Cardiac Implant Flaw Patched, But Holes RemainCardiac Implant Flaw Patched, But Holes Remain
A new chapter opens in the controversy surrounding security vulnerabilities disclosed in St. Jude Medical's cardiac implant devices.
January 11, 2017
S4x17 CONFERENCE – Miami, Fla. – After more than four months of fallout over a controversial vulnerability disclosure by security firm MedSec on flaws it found in St. Jude Medical's cardiac implant products, the medical device vendor this week issued a security patch and the US Federal Drug Administration (FDA) published an alert that confirms vulnerabilities in the implant devices.
Healthcare security product and services firm MedSec has been in the hot seat since it licensed its vulnerability research of St. Jude Medical's cardiac implant devices to a financial trading firm that used the information to short-sell the stock of the medical device manufacturer – a move the firm says was meant to put pressure on St. Jude to fix the vulnerabilities. The short-sell tack raised eyebrows as an unorthodox way for MedSec to make money off its research, but MedSec contends that researchers are usually compensated for their work.
St. Jude Medical, which was acquired by Abbott Laboratories this month for $25 billion, in September filed a lawsuit against MedSec and Muddy Waters, claiming that they engaged in a "willful and malicious scheme to manipulate the securities markets for their own financial windfall."
In an interview here today with Dark Reading, Justine Bone, CEO of MedSec, says while her firm welcomes the security patch issued by St. Jude, the update doesn't address the full suite of flaws unearthed by her firm, and she expects more security updates to come from the manufacturer. "They've still got these underlying problems with a lack of authentication in the RF protocol that allows [potentially rogue] commands," for example, she says. That could allow an attacker to issue commands to the patient's implant to remotely shock it, or disable or drain its battery, she says.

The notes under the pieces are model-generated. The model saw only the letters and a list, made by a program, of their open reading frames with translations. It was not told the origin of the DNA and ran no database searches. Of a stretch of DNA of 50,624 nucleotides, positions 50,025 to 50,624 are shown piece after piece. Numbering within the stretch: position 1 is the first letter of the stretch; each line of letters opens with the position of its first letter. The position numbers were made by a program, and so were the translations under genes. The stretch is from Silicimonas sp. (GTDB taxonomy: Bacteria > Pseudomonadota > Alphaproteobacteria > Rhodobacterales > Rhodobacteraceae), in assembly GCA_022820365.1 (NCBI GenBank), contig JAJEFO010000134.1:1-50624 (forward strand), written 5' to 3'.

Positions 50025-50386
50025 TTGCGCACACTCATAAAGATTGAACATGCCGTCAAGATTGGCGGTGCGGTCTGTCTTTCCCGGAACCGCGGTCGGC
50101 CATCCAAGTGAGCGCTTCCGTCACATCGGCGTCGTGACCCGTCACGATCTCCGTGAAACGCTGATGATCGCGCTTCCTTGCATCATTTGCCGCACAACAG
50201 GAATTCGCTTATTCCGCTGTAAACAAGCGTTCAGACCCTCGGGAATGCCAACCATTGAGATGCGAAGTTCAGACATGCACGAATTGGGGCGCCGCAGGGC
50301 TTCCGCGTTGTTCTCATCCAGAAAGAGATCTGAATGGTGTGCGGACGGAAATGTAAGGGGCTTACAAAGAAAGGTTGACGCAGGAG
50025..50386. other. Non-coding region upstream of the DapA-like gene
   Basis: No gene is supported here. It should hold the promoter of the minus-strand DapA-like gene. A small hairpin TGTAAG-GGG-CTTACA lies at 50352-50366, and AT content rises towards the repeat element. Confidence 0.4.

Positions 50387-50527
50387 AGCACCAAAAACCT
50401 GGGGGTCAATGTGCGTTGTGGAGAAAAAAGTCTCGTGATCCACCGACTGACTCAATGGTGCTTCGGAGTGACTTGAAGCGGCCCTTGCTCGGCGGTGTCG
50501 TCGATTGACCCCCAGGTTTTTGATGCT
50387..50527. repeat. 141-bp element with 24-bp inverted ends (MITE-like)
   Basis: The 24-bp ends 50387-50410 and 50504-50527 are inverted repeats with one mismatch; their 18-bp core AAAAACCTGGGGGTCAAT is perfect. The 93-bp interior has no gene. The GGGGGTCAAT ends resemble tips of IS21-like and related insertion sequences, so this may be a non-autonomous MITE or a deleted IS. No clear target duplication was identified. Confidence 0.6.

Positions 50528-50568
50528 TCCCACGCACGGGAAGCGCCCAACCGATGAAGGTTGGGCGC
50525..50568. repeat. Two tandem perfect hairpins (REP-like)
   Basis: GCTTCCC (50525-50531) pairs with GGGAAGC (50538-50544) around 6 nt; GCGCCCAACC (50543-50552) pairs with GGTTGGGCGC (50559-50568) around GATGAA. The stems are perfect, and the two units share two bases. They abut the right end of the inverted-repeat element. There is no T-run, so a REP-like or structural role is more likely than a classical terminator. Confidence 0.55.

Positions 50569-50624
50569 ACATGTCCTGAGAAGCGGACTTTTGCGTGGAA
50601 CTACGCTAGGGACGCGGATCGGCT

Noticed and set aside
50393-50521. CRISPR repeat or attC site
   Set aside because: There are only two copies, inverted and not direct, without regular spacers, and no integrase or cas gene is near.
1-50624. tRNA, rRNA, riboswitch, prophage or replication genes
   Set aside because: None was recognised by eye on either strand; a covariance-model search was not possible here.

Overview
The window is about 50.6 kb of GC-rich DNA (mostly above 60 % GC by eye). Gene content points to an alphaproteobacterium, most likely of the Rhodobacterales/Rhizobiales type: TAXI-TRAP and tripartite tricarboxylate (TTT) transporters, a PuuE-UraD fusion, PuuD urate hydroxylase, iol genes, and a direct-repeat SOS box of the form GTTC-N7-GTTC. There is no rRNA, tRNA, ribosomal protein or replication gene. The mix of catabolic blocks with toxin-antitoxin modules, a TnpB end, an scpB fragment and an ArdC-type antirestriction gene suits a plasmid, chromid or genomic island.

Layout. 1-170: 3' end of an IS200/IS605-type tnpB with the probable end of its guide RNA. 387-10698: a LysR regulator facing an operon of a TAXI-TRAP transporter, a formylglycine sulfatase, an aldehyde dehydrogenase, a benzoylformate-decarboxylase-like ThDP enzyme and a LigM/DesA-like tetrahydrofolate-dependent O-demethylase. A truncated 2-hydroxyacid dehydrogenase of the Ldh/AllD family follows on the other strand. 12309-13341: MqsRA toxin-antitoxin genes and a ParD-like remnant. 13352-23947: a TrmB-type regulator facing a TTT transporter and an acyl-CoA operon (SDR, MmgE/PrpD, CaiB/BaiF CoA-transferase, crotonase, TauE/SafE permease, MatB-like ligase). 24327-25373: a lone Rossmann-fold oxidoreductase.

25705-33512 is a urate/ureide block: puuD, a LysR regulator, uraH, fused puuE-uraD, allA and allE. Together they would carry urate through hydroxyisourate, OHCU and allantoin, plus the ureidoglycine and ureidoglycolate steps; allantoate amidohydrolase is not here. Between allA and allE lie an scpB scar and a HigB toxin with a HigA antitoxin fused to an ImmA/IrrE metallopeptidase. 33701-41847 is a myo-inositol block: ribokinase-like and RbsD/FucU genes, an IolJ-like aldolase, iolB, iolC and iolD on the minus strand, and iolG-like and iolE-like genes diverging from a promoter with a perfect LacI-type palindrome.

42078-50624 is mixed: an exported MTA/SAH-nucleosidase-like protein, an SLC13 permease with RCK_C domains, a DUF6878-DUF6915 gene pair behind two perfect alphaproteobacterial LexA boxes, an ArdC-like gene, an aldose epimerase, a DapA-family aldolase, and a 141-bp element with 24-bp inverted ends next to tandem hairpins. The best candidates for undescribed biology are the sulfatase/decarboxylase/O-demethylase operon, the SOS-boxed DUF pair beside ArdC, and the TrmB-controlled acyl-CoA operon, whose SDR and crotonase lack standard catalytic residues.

The FDA on Monday officially warned that pacemakers made by St. Jude Medical were vulnerable to hacking via the manufacturer's Merlin@home Transmitter due to vulnerabilities in the device. St. Jude Medical, meanwhile, issued its patch, which is automatically applied to the devices when connected to the manufacturer's Merlin.net network.
"It's great to see St. Jude taking responsibility. They addressed and fixed one part of the problem, but a lot remain still untouched," Bone says. "These are critical problems."
St. Jude's patch addresses the vulnerability to a man-in-the-middle attack, Bone explains, via the Merlin infrastructure. "That was not our area of focus," she says, but jibes with authentication issues MedSec disclosed. Aside from authentication flaws, MedSec also found encryption and input validation vulnerabilities in its research, plus hardware flaws and exposed I/O ports.